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The false fairness of percentages and percentiles.

My mother was the first member of her family to earn a high school diploma, and she never spent a day in college, but she was very sharp with figures. She explained mortgage amortization to me when I was about 12--doesn't every mother? The definitive symptom of dementia was when she could no longer balance her checkbook.

Mom worked as a school secretary in North Little Rock, and even though my father was an administrator whose annual misery was negotiating with the teachers' union, she sympathized with the teachers.

Something insidious was happening with school salaries, she told me: across-the-board raises. To give the higher-paid administrators the same percentage raise as teachers and support staff, she showed me with unassailable mathematical precision, was creating an income gap that was getting wider every year.

And yet it seems so fair. If everyone gets 3 percent or 5 percent, everyone's standard of living is improving at the same rate, right?

Except 5 percent of $100,000 buys a lot more than 5 percent of $50,000. And next year, 5 percent of $105,000 will buy a lot more than 5 percent of $52,500, and so perpetually on.

While the difference between the two salaries stays in proportion, the difference between standards of living grows bigger with each raise. The people who have more get more, and the people who have less get less more. (And some of those administrators, she told me knowingly, didn't deserve more more.)

Much fairer, my mother thought, than an equal percentage would be equal raises in take-home pay. An additional $1,000 buys just as much for the person who was making $100,000 as it does for the person making $50,000, and the wage gap wouldn't grow eternally wider.

Current events have reminded me of my mother's lessons in basic finance, specifically Herman Cain's 9-9-9 tax proposal and the Washington Post's fascinating report about "peer benchmarking" in executive compensation.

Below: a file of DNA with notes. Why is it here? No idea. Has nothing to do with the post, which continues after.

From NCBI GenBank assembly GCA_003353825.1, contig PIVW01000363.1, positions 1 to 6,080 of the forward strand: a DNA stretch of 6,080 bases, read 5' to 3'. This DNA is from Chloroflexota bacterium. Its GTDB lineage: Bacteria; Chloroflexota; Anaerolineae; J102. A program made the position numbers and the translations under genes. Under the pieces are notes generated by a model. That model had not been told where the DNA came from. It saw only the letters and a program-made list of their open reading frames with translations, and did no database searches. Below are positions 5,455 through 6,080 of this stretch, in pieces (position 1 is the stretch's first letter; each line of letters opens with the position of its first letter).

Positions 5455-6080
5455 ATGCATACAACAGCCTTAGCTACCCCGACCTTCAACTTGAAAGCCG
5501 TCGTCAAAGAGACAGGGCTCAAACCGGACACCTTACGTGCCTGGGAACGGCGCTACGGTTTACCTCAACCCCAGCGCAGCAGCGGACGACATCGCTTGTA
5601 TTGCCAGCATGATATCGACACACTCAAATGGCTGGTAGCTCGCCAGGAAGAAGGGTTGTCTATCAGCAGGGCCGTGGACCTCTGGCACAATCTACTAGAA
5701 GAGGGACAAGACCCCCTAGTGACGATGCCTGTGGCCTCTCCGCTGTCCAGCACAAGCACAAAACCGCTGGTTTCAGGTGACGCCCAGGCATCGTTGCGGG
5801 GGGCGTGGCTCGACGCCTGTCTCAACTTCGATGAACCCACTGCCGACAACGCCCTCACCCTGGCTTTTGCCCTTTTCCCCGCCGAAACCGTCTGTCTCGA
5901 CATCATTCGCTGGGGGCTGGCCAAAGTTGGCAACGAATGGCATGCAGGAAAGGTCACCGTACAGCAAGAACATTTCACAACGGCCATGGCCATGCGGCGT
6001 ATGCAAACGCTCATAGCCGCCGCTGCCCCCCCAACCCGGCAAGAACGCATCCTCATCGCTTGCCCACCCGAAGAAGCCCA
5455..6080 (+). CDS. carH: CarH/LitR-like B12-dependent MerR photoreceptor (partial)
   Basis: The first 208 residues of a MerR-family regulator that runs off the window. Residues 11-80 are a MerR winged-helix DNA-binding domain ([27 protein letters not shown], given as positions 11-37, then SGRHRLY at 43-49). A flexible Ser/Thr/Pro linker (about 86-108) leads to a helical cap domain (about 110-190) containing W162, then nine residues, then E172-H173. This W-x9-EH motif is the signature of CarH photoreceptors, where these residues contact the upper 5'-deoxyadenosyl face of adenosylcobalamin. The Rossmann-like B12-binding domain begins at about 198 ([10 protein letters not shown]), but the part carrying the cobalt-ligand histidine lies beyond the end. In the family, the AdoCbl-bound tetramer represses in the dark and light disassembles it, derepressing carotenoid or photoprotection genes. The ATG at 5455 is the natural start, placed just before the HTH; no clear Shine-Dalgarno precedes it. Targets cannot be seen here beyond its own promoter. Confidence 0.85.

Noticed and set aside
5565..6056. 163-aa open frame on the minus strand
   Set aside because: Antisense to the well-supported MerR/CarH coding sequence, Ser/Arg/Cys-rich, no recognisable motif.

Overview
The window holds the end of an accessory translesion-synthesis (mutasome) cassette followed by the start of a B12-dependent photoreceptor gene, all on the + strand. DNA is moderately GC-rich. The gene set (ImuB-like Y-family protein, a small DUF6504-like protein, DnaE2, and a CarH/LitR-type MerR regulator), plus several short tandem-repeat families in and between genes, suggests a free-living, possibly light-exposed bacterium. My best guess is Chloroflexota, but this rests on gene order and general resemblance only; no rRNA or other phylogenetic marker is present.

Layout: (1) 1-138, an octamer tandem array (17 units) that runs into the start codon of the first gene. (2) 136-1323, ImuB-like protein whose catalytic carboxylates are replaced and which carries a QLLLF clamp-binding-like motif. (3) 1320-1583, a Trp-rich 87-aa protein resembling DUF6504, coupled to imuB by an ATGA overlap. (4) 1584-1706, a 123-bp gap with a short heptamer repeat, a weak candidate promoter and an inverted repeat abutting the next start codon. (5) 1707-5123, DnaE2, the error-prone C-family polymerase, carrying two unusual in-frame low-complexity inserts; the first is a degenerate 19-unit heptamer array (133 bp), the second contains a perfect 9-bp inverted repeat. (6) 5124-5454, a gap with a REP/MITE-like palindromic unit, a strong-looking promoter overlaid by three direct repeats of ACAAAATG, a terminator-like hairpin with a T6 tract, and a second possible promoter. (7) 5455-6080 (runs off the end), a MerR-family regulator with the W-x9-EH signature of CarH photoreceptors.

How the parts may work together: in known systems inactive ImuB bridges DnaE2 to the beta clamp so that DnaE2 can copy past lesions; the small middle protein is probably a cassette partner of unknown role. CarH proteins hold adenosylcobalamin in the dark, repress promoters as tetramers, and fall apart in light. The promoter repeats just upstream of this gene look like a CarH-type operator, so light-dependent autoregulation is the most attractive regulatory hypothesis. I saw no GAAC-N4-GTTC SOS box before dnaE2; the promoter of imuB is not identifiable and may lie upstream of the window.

The Post's story (published Oct. 3 and available online) relied on new transparency requirements by the Securities & Exchange Commission to show that executive compensation at publicly traded companies is often more closely tied to the pay packages of other executives than to the performance of the individual.

"[A]t the vast majority of large U.S. companies," Post reporter Peter Whoriskey wrote, "boards aim to pay their executives at levels equal to or above the median for executives at similar companies." And he quoted former Federal Reserve Chairman Paul Volcker, who called this phenomenon the "Lake Wobegon syndrome" in homage to Garrison Keillor's fictional hometown, where "all the children are above average."

The result is something far more insidious than anything my mother observed in lowly Arkansas school salaries of the 1970s.

Executives who are demonstrably below average in performance as measured by stock value are being rewarded because some other company rewarded its execs, who may have gotten a raise merely because yet another executive did. If our executive weren't above the 50th percentile, he wouldn't be our executive, right? If you look at it that way, it seems perfectly fair.

So does Herman Cain's tax plan. The former pizza chain CEO presumably knows as much about finance as my mother, yet in his quest for the Republican presidential nomination, he has glommed onto yet another simplistic variation of the flat tax idea, in which everyone, no matter how rich or poor, would pay the same percentage of his income. (Mike Huckabee's preferred variation is actually called the "Fair Tax," and who could argue with something that has "fair" in its name?)

Every independent analysis of Cain's still sketchy proposal that I've seen has found that it would bring in less federal tax money and thereby exacerbate the deficit, despite demanding 9 percent of the income of people who earn too little to pay federal income tax under the current system. It would do that by taxing the very wealthiest far less than they currently pay.

Cain would (with apologies to Finley Peter Dunne) comfort the comfortable and afflict the afflicted--but he would do it in a way that sounds so fair.

Gwen Moritz is editor of Arkansas Business. Email her at and follower her on Twitter @ GwenMoritz.
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Title Annotation:Editor's Note
Author:Moritz, Gwen
Publication:Arkansas Business
Article Type:Editorial
Geographic Code:1USA
Date:Oct 24, 2011
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